I needed someone who could take a birds-eye view and catch what thousands of dollars and years of professionals had not.
From my first interaction with Kevin, he’s offered more scientific insight than anyone had ever given me. The information regarding metabolism, adrenals, and neurochemistry has guided me to surround myself with new medical professionals to supplement Kevin’s guidance (all of which have always backed up Kevin completely. I paid a new primary care physician $600 to tell me what Kevin suspected in 10 minutes).
I now have a clear understanding of what has been happening with my body, and on the right track with Kevin and my medical team to reverse it. He caught I had an autoimmune disease called Hashimotos, which caused a lot of the lethargy and depression, and gave me a supplement plan (which I ran by my Dr who agreed with it) which has allowed me to go completely off of all my anti-depressants and anti-anxiety.
In no uncertain terms, I owe finally discovering my thyroid issues, balancing my neurochemistry and coming off medication, and coming onto a path of health and wellness (without cutting out my stomach) all to Kevin.
Thursday, March 7, 2013, 1:10PM by Kevin
Written By: Kevin Cann MS CN
In my previous entry I discussed how the survival benefit of increased protein p53 inhibits glucose-6-phosphate dehydrogenase, which inturn decreases intracellular glutathione and leads to an increase in reactive oxygen species (ROS). You can read it here: http://geneticpotential.wordpress.com/2013/03/04/circadian-melotonin-and-huntingtons-disease/.
To help prevent neurogeneration in those diagnosed with Huntington’s Disease we need to find a means to increase intracellular glutathione to combat the ROS. This is where N-acetylcysteine supplementation comes into play. N-acetylcysteine (NAC) is a precursor to glutathione. It also plays a role in modulating the inflammation, glutamatergic, and neurotropic pathways. New research outlines NAC’s therapeutic use in disorders such as; bipolar disorder, gambling addiction, drug addiction, compulsive disorders, and schizophrenia (Dean, 2011).
Researchers have shown that NAC may be beneficial to those diagnosed with HD. In one study rats were induced with the disease. They were given the Wistar strain which inhibits the mitochondria in the striatum. This is seen in human’s with the disease. The rats given the strain showed increase ROS and a decrease in antioxidants. There was an increase in capase 3 expressions as well as p53 in the rats given the Wistar strain. This is very similar to the mechanisms seen in the human brain. Capase 3 is important here because it plays a major role in apoptosis, programmed cell death. An increase in capase 3 leads to an increase in apoptosis. This lead to neurodegeneration in the rats by means of cognitive decline and motor impairment. The rats treated with NAC showed a reversal of the symptoms induced by the disease including mitochondrial dysfunction and neurobehavioral deficits (Sandhir, 2012).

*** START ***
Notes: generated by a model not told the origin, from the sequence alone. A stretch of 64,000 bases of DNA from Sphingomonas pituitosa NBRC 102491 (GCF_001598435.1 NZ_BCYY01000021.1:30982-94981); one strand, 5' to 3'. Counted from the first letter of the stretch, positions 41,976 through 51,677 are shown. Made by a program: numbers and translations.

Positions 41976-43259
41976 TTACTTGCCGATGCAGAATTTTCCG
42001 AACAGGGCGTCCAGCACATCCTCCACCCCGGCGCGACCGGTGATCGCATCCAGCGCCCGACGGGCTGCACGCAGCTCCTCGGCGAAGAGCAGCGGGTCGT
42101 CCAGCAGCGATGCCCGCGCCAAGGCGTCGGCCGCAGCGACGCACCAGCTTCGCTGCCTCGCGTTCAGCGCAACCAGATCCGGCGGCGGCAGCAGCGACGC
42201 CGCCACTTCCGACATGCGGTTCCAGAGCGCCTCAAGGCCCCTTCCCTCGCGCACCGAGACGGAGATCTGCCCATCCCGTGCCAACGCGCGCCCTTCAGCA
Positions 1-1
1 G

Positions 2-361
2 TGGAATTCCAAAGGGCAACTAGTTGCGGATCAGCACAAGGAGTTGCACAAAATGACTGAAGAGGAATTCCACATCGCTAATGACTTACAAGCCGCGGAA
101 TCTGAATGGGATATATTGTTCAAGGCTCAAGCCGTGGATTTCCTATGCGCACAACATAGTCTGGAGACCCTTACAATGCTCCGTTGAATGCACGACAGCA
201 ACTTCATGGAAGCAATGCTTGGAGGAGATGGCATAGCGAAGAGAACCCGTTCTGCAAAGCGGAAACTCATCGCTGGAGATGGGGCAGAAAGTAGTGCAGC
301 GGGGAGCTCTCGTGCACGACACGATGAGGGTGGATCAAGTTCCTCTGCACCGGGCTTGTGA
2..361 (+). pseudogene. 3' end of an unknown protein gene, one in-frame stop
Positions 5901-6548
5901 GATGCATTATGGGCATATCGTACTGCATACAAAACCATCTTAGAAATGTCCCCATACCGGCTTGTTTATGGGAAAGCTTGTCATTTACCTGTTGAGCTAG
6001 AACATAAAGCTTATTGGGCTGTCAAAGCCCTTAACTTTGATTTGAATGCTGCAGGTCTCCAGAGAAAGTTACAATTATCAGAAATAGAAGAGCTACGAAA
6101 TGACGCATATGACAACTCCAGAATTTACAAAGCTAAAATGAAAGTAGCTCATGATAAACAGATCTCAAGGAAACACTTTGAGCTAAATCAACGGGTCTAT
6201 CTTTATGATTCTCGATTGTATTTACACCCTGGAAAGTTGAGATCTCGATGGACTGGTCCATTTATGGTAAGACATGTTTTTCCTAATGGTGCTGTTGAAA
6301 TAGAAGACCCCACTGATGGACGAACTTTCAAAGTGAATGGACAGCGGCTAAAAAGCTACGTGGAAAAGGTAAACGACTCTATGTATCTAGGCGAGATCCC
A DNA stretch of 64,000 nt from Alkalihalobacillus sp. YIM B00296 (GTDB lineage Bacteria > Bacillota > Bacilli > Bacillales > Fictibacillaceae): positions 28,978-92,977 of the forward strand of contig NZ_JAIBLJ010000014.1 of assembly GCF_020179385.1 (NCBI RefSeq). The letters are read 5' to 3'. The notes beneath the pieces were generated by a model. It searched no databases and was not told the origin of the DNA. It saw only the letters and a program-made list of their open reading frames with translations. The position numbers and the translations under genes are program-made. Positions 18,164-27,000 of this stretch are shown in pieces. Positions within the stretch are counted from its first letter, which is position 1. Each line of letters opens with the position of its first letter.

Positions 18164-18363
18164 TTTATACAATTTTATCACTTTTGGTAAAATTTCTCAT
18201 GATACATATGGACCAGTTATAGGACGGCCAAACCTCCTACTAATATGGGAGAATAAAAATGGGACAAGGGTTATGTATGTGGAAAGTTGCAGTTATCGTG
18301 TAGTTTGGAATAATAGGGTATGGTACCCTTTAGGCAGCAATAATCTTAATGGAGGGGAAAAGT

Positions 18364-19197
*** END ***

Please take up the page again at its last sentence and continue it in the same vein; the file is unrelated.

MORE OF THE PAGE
Not only is NAC a precursor to glutathione, it is a stimulator of the cystolic enzymes involved in glutathione regeneration. NAC also has the ability on its own to reduce ROS and it has been shown to prevent apoptosis in cultured neuronal cells and comes with a lack of human toxicity (Benaclocha, 2001).
The other important part of increasing glutathione levels, as I mentioned in my previous article, is through our circadian melatonin levels. Depression and sleep disorders are very common in patients with HD. Serotonin is a key player in both aspects. Serotonin is referred to as our “feel good” neurotransmitter. Also, when the sunlight goes down our serotonin should be converted into melatonin. I wrote an article about serotonin here: http://robbwolf.com/2012/10/05/serotonin-deficiency-food-cravings/.
Mouse models have shown an impairment in serotonergenic pathways as the cause for the depression seen in HD patients (Pang, 2009). Serotonin binding sites in the basal ganglia were decreased in post-mortem human brains. The basal ganglia is where the decreased GABA and increased dopamine occurs leading to chorea. Serotonin may play a role in this area as well. The interesting piece of this study is this same serotonergenic pathway dysfunction was not seen in patients with Parkinson’s disease (Waeber, 1989). These studies tell us we have a neurotransmitter imbalance problem in the brain causing some symptoms of HD. To alleviate a decrease in melatonin and to decrease the risk of depression in HD serotonin tissue levels need to remain constant. 5-htp supplementation may be the answer.
In conclusion, patients with HD suffer from increased oxidative stress. This is due to a decrease in intracellular glutathione. To increase the levels of that powerful antioxidant supplementing with NAC and restoring tissue levels of serotonin using 5-htp may have positive outcomes in the treatment of HD.